Ey sxc, So tired atm b/c so much uni h/w 2 do. H8 it! Wish cul hav holz sooner! G2g but ttyl, ;) Nat
If you aren't between the ages of 12 and 24, chances are that the above message seems incomprehensible... Translation: Hi sexy, I'm so tired at the moment because I have so much homework from university to do. I hate it! I wish the holidays would come sooner. I've got to go, but I'll talk to you later, Nat
More easily understood? Perhaps... but seeing as that number of characters is unlikely to fit into one SMS, saving the 22cents incurred by splitting the above over 2 messages takes priority. We are a society - more specifically, a generation - driven by technology, gadgets and the hip-pocket nerve. Consequently, our rapid life-style necessitates quicker means of communication. Parents are already exasperated with the all too-familiar sight of their teenager having a mobile phone permanently soldered to their 'Bettina' or 'Levi'-clad hips. If not 'mobile mania', then it's a stable attachment to the computer mouse and keyboard. Having similarly unintelligible, online conversations with their friends (who they have more often than not seen that day) have exacerbated the disintegration of vital language skills needed for life as an adult.
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Older generations can blame linguistic laziness on globalisation, consumerism, technological rebellion and/or the collapse of Communism, but dealing with communication deficiencies in today's youth will not be solved by pointing fingers. Already, the Howard Government's proposals to 'simplify' Year 12 English, reignited calls by parents, teachers and even students to reaffirm the importance of basic written and oral communication skills. Language Wars: Attack of the Valley Girl
The erosion of language skills and the influence of pervasive pop culture in the past decade are not mutually exclusive phenomena. On the contrary, they have become closely associated aspects of modern society. American mannerisms have plagued language since the advent of the 'Valley Girl' phenomenon in the 80s. Peppering everyday speech with the word 'like'
, helped advance lazy adolescent tendencies. By providing a replacement for ums, ahs and pauses, phrases such as "I was like, 'I can't believe you, like, said that!' and then she was like, so upset" continue to grace daily discourse. Frustratingly, the frequency of using these 'fillers' continues to increase; increasingly, teenagers are subconsciously speaking with these irksome mannerisms.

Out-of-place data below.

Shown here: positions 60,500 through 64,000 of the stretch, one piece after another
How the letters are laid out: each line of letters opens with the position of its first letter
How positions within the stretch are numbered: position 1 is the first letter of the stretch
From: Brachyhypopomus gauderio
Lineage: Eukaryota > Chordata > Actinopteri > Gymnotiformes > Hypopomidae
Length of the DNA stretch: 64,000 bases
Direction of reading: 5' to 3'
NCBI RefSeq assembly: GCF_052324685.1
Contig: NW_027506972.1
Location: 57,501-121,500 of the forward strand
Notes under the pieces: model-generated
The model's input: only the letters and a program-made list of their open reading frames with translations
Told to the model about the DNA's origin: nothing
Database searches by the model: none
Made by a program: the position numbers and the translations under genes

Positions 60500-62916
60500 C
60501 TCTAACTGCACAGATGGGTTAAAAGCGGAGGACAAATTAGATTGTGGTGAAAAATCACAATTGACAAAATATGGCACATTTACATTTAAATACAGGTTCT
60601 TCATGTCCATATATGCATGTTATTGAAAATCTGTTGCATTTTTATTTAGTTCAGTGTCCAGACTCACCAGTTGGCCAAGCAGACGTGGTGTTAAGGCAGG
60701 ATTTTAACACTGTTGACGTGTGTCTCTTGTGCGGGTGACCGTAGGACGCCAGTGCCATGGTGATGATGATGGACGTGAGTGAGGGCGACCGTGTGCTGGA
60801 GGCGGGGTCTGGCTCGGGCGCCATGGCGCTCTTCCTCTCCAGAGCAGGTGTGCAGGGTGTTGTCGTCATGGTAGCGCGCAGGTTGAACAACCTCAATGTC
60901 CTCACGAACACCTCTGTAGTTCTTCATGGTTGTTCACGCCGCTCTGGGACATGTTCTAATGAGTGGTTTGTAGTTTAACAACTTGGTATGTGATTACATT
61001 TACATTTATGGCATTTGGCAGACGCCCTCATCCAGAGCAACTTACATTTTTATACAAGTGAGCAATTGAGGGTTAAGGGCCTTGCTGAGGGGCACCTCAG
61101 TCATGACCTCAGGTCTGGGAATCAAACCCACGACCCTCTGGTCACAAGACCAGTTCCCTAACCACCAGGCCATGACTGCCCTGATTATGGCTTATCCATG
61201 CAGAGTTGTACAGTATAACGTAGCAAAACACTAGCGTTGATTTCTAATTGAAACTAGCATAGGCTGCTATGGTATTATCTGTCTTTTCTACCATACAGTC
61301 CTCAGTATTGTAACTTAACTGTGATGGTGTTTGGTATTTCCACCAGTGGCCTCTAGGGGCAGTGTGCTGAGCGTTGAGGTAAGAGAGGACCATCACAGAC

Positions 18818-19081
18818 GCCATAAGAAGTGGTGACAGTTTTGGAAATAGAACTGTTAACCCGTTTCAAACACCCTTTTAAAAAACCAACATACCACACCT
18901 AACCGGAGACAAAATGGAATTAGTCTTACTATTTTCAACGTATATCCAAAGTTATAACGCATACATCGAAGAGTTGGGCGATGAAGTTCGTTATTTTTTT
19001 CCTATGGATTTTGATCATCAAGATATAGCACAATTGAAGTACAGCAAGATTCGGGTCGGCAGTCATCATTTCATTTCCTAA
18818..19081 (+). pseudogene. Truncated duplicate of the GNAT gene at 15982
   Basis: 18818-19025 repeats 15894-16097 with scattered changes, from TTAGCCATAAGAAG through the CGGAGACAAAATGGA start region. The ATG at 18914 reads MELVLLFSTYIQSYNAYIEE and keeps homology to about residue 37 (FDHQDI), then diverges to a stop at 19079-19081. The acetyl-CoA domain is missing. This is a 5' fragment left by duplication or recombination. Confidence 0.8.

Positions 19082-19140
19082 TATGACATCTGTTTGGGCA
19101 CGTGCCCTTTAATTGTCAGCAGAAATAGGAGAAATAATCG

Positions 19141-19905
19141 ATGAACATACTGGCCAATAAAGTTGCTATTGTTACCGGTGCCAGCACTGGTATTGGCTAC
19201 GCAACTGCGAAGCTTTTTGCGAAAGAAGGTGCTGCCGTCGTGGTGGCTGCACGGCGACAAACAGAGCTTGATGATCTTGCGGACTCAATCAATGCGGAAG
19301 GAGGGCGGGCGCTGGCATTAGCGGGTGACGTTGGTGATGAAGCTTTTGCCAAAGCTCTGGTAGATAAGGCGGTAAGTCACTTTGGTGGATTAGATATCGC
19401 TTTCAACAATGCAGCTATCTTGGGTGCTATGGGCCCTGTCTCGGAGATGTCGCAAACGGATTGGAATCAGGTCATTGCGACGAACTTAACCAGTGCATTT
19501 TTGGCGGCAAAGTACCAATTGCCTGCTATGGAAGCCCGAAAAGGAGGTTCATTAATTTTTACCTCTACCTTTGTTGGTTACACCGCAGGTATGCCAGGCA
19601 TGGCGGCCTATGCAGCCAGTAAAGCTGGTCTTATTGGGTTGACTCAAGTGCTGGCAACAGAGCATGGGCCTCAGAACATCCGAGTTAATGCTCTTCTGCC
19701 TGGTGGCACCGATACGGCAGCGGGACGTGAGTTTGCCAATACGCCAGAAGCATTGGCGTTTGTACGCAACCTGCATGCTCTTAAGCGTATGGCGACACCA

The advent of 'Instant Messaging' and chat programs such as MSN Messenger™, Yahoo! Chat™ and ICQ™ has extended verbal laziness into written indifference. Phrases such as g2g
(got to go), brb
(be right back), ttyl
(talk to you later) and lol
(laugh out loud) began as a means of allowing chat users to have multiple conversations, without the 'burden' of writing out full sentences. Hailed as increasing the efficiency of on-line communication, it didn't take long for such terminology to flourish on a global level. Gr8....so wat's da prob?
This complex problem however, presents itself as two-fold. Firstly, given that computers have become a necessity in the average home, the accessibility and user-friendly nature of such programs has meant that a large proportion of young teenagers downloads and uses programs such as Messenger™., for large periods of time. Harsh critics constantly affirm that a nation with an obesity epidemic and questionable literacy levels needs to deal with the excessive use of technology in response to both health and educational issues.
The second, if not more pressing problem in terms of literacy and linguistics, is the use of online shorthand in academic situations such as exams or essay-writing exercises. Not only has there been a reduction in the number of hours spent studying or doing physical activity been reduced drastically as a result of television and the Internet, but academically, literacy levels are dangerously decreasing. Teenagers involuntarily become accustomed to the abovementioned phrases, as well as becoming dependant on the use of emoticons
to express emotions. Emoticons
are small pictures/icons used in order to depict different emotions -more often than not referred to as Smileys
. The ability to use icons to represent different sentiments reduces the need to adequately express emotions or thoughts through vocabulary, tone and expression. This significantly hinders the individual's ability to effectively express themselves in situations when they do not have the 'luxury' of small pictures in their Tool Bar. For struggling students in such situations, the lack of preparation or capacity to adequately deal with writing analytical or creative essays. The result? 'In the end, both Romeo and Juliet died
' . Funnily enough, so did half a dozen English teachers. Dis prob has g2g!
There is not one simple resolution to the unrelenting degradation of verbal and oral communication within today's youth. Recently, social tendencies have been towards advocating a reduction in the use of televisions and computers - especially given the health and educational ramifications. Furthermore, literacy programs within schools are becoming more flexible and reactive to modern, technological advancements. This is exemplified in the 2005 Victorian Year 12 English examination; the exam entailed analysing the effects of SMS Messaging on romance and relationships. Accepting the reality that the Internet and SMS are both steadfast features of this era need not reduce attempts to improve the linguistic abilities of teenagers. Rather, it requires society and the Government to consider new, innovative methods of assisting students in reaching their potential.